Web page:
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Monday, Jan. 24, 2022

Thyroid Awareness Month


Demystifying Thyroid Disease

More than half of the Americans suffering from a thyroid disorder go undiagnosed. During January, National presents the opportunity to educate populations on the significance of this small, butterfly-shaped gland located just above your collarbone and in front of the windpipe. This gland produces hormones that regulate the body’s metabolic rate and impacts vital functions such as brain development, muscle strength, digestive function, breathing, heart rate, body temperature and bone maintenance.

According to the American Thyroid Association, 1 in 10 people suffer from a thyroid disorder, and at least 1 in 8 women will develop a thyroid disorder during their lifetime. By raising awareness of thyroid disease, patients can be more effective advocates for themselves and request testing and treatment.

Disease Identification and Treatment

Disorders of the thyroid gland include hyperthyroidism, hypothyroidism, large glands (goiters) and a variety of cancers. The most common forms of thyroid disease are hyperthyroidism and hypothyroidism. A gland that is making too much hormone is hyperactive. Too little is termed hypoactive. Because nearly all parts of our bodies are sensitive to thyroid hormone, abnormal levels can cause a huge variety of problems and symptoms. High levels can cause weight loss, rapid heartbeat, anxiety, muscle weakness and more. Low thyroid hormone levels can cause weight gain, slowed heartbeat, fatigue, feeling cold, constipation and more.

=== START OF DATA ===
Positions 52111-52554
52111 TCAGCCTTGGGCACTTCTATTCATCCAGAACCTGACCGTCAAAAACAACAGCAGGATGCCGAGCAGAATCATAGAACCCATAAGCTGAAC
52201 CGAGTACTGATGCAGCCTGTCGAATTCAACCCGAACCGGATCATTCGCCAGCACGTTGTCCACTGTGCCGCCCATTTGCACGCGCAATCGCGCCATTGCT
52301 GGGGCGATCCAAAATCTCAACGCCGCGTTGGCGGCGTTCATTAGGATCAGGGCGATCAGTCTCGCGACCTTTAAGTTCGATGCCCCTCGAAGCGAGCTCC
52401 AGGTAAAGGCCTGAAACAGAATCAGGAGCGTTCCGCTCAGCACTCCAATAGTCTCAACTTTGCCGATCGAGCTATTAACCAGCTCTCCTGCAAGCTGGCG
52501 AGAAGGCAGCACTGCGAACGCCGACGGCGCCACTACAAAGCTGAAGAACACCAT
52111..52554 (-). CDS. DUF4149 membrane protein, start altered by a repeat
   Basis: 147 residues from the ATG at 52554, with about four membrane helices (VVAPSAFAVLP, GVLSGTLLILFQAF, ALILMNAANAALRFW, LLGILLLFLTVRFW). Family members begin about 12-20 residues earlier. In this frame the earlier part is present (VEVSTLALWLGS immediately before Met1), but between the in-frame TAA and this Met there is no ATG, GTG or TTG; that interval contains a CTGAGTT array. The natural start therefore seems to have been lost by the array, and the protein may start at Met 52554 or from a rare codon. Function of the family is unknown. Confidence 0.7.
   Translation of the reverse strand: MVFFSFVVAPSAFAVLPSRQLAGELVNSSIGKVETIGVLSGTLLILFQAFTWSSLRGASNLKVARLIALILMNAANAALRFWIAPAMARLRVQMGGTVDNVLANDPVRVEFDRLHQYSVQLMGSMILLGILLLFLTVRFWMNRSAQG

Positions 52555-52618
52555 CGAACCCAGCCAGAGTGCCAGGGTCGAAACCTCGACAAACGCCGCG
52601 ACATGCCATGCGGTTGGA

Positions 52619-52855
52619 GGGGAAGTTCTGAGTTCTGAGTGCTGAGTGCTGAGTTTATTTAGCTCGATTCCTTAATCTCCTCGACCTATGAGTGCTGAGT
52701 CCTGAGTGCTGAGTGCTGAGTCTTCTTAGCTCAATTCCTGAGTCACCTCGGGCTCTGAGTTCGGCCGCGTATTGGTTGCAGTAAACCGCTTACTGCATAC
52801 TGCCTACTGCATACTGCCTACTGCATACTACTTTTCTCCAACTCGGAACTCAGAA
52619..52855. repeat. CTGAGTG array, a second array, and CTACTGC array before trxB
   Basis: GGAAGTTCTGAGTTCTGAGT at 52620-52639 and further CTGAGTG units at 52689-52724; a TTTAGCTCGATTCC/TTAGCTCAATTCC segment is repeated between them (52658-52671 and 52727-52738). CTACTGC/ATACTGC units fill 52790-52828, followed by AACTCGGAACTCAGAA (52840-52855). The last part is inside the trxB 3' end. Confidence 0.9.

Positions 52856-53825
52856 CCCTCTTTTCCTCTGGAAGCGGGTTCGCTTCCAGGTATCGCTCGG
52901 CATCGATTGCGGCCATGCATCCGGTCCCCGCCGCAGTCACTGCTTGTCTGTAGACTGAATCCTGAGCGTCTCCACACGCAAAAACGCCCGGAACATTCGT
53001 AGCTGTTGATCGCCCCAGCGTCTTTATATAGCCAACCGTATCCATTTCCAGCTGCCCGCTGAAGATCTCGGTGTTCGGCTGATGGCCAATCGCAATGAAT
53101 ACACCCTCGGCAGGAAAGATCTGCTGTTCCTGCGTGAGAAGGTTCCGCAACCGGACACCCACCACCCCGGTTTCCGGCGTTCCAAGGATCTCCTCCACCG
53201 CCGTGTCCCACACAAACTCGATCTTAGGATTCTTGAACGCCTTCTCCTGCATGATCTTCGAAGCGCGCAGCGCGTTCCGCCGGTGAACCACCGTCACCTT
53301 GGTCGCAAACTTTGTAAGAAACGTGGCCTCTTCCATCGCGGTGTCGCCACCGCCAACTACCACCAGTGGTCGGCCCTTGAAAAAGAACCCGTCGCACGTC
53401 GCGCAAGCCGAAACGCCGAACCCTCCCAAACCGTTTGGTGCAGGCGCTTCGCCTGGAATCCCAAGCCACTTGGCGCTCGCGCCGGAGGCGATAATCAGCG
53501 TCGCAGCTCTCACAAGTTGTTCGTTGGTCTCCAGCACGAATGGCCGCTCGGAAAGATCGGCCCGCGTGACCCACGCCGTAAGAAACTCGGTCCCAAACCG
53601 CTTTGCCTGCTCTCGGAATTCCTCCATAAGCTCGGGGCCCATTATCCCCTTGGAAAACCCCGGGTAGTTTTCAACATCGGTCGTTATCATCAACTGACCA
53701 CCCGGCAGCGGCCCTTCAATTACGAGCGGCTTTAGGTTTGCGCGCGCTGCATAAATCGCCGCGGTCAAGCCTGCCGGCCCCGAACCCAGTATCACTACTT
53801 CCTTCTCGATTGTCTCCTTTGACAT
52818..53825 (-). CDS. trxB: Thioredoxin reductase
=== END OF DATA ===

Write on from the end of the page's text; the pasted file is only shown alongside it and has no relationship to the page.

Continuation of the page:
Thyroid cancer refers to thyroid cells that have the potential to multiply abnormally or to spread to other organs such as the lungs or bones. In 2021 thyroid cancers were 2.3% of all new cancer cases, but only 0.4% of all cancer deaths. New cases outnumbered deaths 20 to 1, reflecting that most thyroid cancers are successfully treated. Signs and symptoms that do need evaluation are a lump in the neck or thyroid gland, voice changes and/or difficulty swallowing. While there are many types of thyroid cancer, the four major types are: • Papillary Thyroid Cancer – The most common thyroid cancer, this malignancy grows slowly and often spreads to lymph nodes in the neck. It may spread further if not treated.

• Follicular Thyroid Cancer – The second most common cancer affecting the thyroid, it may present with lumps in the gland but is more likely to spread via the blood to other organs than to the lymph nodes.

• Medullary Thyroid Cancer – Often hereditary and rare, it develops from the small islands of calcitonin cells found in the thyroid gland. These cells make calcitonin, a different hormone than thyroid hormone.

• Anaplastic Thyroid Cancer – The rarest and most aggressive form of thyroid cancer, this tumor has often spread before being diagnosed and is still very difficult to control.